By Alexander Lubotzky

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A word U in X'* is freely reduced if U contains no subword of the form x"x-a. If X is finite, then JXJ is called the rank of F. 4 Presentations 23 generated by a set Y with JYJ # IXI. However, this cannot happen. 3. Let U be a word in X'*. Thus U = xi' ... xm , where the xi are in X and the exponents ai are ±1. * xi °' . Then the inverse of [U] in F is [U-1]. Of course, U-1 is not an inverse for U in X}* unless m = 0. Clearly (U-1)-1 = U. Suppose S is a subset of X}* x X±*. By Grp(X I S) we shall mean G = Mon(X} I R US), where R = FGRe1(X).

Proof. We shall prove the statement about well-ordering, leaving the rest as an exercise. Suppose -< is a well-ordering on X. Let U1 >- U2 >- U3 >be a strictly decreasing sequence of words in X*. Since i UZ I > J UZ+11 for all i, from some point on all of the UZ have the same length m. 2, the lexicographic ordering of Xm is a well-ordering. Therefore the sequence must terminate. There is also a right-to-left version of the length-plus-lexicographic ordering. An ordering -< of X * is translation invariant if U -< V implies that AUB AVB for all A and B in X*.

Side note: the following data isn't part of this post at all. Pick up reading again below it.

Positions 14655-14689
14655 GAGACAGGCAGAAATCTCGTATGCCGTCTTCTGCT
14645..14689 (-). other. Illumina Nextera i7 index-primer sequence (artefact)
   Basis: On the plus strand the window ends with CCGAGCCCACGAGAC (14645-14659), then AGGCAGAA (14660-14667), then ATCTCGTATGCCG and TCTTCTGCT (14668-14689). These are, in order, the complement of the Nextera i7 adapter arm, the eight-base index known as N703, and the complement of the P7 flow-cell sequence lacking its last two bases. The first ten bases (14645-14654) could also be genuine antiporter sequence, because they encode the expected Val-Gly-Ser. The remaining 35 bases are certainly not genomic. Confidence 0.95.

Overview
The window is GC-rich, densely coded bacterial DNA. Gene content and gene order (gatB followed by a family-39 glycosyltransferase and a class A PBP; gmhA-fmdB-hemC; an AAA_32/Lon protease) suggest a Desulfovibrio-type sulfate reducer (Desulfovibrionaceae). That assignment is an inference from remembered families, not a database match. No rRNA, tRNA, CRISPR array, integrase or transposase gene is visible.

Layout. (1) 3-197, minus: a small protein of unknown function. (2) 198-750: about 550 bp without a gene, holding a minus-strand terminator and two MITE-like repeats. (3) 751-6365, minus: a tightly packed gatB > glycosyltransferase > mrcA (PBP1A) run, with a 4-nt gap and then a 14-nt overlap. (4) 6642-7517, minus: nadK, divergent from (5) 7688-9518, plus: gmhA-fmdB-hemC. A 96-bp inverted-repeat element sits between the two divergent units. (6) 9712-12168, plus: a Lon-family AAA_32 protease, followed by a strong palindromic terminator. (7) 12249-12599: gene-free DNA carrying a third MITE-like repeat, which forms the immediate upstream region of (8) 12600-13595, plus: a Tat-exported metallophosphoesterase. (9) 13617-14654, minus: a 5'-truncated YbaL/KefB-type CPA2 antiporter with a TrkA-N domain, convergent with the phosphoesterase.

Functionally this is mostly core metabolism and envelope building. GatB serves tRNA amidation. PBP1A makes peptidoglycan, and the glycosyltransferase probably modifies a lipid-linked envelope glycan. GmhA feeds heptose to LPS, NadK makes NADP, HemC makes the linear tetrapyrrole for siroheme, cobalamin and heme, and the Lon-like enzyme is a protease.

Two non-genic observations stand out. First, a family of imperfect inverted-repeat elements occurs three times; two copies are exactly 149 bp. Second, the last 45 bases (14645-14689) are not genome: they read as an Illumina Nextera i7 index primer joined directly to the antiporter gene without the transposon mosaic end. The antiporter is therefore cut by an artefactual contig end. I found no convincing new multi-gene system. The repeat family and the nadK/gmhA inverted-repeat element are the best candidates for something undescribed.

Assume that there is an integer m such that the minimal generating set of each of the Ij has at most m elements. 7 =I,, Ion >n. Proof. Let I=UI;. It is easy to see that I is an ideal. Let U be the minimal generating set for I, and suppose that it is possible to find distinct elements U1,... , U,,,+i in U. There is an index j such that Ii contains all of the U. Let V be the minimal generating set for Ij. By assumption, not all of the Uz are in V, and so some Ui contains an element V of V as a proper subword.